With GST, however, simplicity is suddenly able to yield rich dividends for drug manufacturers. And they’re getting rid of dead weight.
Upendra Dinani, chairman and managing director of Nasik-based D. Vijay Pharma, a distributor, and C&F for multiple pharma companies, knew times were going to be tough post-GST.
In April 2017, Emcure Pharmaceuticals went from six C&Fs in Maharashtra to just three in preparation for GST. D. Vijay was one of the C&Fs cut. It still maintains 20,000 square feet of head office and warehouse space as a distributor for them but has lost out on the service fee it used to receive as a C&F.
Are Pharma Companies merging?
Suvra Shankar Chakraborty, director of Kolkata-based Soham Distributors, often hears rumors that pharma companies are mulling merging C&Fs or shutting them down altogether. He says that it will happen sooner than later, given the basic function of a C&F is now redundant.
Their primary role was to store the drugs within the confines of a state and transfer them to local distributors as and when required. This was on account of the fact that going outside the state meant paying a central sales tax of 2%. Their role in pharma companies was to save this 2%. Now, that medicines can flow freely between states, pharma companies need fewer C&Fs in general.
Chakraborty, however, refuses to despair. A company cannot handle thousands of distributors across India, says Chakraborty. Their role is to distribute as fast as possible, and for that, they need C&Fs in at least each region if not every state; otherwise, it will affect their service.
In a competitive market, service is a big differentiator; that is why they are still considering keeping some C&Fs, he adds. Chakraborty is convinced that a commission of 1-2% is a small price to pay for drug manufacturers for this convenience and efficiency.
Warehouse coming to an end
Chakraborty realizes that he will have to adapt. “I am thinking of closing down our warehouse in Ranchi, and transferring drugs from Calcutta,” he says. However, he also sees an opportunity, since he now has a larger region to supply to. “We are expecting bigger volumes by catering to Odisha and Jharkhand and Bihar,” he says.
The end of days for C&Fs, though inevitable, is still a little way away. Bhavik Kumar says that manufacturers cannot do away with C&Fs en masse as yet. Kumar says that for C&Fs to truly become redundant, drug manufacturers will have to optimize and digitize their supply chain. This hasn’t happened yet, with Kumar estimating that the whole industry spends only $1.04 billion on IT.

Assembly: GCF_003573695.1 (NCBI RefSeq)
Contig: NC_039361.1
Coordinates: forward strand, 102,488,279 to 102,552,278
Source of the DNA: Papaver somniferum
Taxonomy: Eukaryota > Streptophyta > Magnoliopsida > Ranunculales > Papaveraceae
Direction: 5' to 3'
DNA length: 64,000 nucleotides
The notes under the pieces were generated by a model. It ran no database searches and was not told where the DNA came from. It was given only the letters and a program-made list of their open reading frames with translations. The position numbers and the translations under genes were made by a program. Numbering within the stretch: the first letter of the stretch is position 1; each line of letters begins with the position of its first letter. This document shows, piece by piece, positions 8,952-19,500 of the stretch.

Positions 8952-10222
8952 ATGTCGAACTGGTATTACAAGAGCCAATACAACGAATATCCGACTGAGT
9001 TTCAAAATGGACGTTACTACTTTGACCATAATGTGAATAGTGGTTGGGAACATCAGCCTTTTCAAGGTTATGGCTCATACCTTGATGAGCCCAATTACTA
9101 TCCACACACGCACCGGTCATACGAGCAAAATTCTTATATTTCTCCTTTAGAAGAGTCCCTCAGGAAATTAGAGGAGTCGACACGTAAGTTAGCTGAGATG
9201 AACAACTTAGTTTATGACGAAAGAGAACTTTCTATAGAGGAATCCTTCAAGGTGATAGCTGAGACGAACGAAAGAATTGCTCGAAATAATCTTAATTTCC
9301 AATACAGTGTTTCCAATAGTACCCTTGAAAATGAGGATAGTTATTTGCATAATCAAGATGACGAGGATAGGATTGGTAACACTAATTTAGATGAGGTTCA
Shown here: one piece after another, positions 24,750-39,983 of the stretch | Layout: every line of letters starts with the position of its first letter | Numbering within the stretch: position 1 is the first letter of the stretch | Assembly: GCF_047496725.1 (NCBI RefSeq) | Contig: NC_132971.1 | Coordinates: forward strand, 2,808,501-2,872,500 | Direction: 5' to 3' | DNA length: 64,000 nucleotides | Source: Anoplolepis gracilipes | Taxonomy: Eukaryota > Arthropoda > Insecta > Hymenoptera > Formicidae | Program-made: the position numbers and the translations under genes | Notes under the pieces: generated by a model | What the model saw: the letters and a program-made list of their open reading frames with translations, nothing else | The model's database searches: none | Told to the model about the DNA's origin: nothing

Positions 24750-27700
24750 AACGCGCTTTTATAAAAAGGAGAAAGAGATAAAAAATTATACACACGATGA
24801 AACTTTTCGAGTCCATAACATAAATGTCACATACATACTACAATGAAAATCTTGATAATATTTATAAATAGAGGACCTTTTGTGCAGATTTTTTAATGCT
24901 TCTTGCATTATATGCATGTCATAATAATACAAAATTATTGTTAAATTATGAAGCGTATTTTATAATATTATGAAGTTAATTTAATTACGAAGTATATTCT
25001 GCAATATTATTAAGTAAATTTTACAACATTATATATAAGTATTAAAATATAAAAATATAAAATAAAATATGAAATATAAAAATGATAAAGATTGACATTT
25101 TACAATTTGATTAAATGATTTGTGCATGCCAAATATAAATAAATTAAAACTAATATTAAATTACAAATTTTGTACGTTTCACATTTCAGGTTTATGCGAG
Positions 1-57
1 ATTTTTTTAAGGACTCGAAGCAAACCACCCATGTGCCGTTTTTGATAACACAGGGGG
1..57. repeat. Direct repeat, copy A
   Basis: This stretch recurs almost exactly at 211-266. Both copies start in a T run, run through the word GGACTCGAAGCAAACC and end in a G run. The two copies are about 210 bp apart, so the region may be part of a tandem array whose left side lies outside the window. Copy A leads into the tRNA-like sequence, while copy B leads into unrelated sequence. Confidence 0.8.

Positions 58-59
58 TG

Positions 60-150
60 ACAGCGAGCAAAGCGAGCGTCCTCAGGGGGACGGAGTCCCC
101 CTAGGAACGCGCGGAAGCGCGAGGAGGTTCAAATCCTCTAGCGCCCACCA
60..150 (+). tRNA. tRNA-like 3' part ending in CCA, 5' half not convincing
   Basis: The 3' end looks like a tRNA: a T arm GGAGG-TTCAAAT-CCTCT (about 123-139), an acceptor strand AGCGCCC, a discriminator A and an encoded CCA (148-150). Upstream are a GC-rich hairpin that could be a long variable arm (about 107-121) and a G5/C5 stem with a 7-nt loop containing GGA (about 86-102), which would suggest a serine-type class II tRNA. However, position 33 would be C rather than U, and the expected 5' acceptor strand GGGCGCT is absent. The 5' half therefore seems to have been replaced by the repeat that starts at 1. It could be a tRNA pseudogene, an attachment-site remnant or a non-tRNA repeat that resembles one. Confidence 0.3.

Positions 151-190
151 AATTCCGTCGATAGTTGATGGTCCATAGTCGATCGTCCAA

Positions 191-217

“As much as they intend to save this money, they can’t right now because they need better digitization to ensure that they are able to send medicines when the demand arises. Someone has to manage the inventory,” he says. Thus, for C&Fs to survive, they need both a strategic location as well as a scale.
Side effects may vary
So, all in all, a stronger chain with fewer links. But will it translate to fewer medicines wasted due to expiry in overstocked warehouses?
Patients are largely brand and drug agnostic. Instead, the demand for one drug of one brand over others is created by medical reps, who meet with doctors and convince them to prescribe a certain brand. They also work with distributors and retailers to ensure that they stock that brand.
A Delhi-based distributor tells the story of a medical rep whose target was to create demand for Rs 5 lakh ($6,907) in South Delhi for one drug, but he could only create demand for Rs 3.5 lakh ($4,835). “The rep came to me and asked me to stock an extra Rs 1.5 lakh ($2,072) worth of that drug, and agreed to share the incentive he will get from the pharma company for meeting the target. Thus, the stock was dumped, artificial demand created, and most of those drugs expired,” he says. He later returned the expired drugs to the pharma company and got a credit note.